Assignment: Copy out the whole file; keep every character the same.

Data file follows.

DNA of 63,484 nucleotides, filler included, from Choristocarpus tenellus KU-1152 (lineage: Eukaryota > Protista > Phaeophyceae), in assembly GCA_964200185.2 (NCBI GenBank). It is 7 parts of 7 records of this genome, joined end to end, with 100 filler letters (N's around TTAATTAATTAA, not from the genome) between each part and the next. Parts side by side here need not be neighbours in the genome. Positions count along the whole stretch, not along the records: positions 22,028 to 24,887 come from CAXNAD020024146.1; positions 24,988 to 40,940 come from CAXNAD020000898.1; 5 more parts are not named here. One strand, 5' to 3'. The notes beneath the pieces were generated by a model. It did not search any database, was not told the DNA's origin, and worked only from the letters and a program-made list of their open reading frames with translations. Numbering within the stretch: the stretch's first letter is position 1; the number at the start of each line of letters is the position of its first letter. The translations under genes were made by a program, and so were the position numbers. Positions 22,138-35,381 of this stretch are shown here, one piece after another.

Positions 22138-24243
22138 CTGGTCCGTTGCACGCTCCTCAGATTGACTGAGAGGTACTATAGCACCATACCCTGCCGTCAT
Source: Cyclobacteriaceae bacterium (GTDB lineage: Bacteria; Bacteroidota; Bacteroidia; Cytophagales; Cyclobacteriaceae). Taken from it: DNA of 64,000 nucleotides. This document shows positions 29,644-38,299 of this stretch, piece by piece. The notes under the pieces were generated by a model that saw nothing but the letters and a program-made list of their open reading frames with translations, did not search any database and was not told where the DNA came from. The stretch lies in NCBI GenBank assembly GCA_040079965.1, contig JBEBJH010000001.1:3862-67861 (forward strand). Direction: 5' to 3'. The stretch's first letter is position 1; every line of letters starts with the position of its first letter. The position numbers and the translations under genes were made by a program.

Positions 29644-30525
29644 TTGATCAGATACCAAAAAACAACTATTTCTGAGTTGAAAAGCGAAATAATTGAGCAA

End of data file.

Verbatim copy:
DNA of 63,484 nucleotides, filler included, from Choristocarpus tenellus KU-1152 (lineage: Eukaryota > Protista > Phaeophyceae), in assembly GCA_964200185.2 (NCBI GenBank). It is 7 parts of 7 records of this genome, joined end to end, with 100 filler letters (N's around TTAATTAATTAA, not from the genome) between each part and the next. Parts side by side here need not be neighbours in the genome. Positions count along the whole stretch, not along the records: positions 22,028 to 24,887 come from CAXNAD020024146.1; positions 24,988 to 40,940 come from CAXNAD020000898.1; 5 more parts are not named here. One strand, 5' to 3'. The notes beneath the pieces were generated by a model. It did not search any database, was not told the DNA's origin, and worked only from the letters and a program-made list of their open reading frames with translations. Numbering within the stretch: the stretch's first letter is position 1; the number at the start of each line of letters is the position of its first letter. The translations under genes were made by a program, and so were the position numbers. Positions 22,138-35,381 of this stretch are shown here, one piece after another.

Positions 22138-24243
22138 CTGGTCCGTTGCACGCTCCTCAGATTGACTGAGAGGTACTATAGCACCATACCCTGCCGTCAT
Source: Cyclobacteriaceae bacterium (GTDB lineage: Bacteria; Bacteroidota; Bacteroidia; Cytophagales; Cyclobacteriaceae). Taken from it: DNA of 64,000 nucleotides. This document shows positions 29,644-38,299 of this stretch, piece by piece. The notes under the pieces were generated by a model that saw nothing but the letters and a program-made list of their open reading frames with translations, did not search any database and was not told where the DNA came from. The stretch lies in NCBI GenBank assembly GCA_040079965.1, contig JBEBJH010000001.1:3862-67861 (forward strand). Direction: 5' to 3'. The stretch's first letter is position 1; every line of letters starts with the position of its first letter. The position numbers and the translations under genes were made by a program.

Positions 29644-30525
29644 TTGATCAGATACCAAAAAACAACTATTTCTGAGTTGAAAAGCGAAATAATTGAGCAA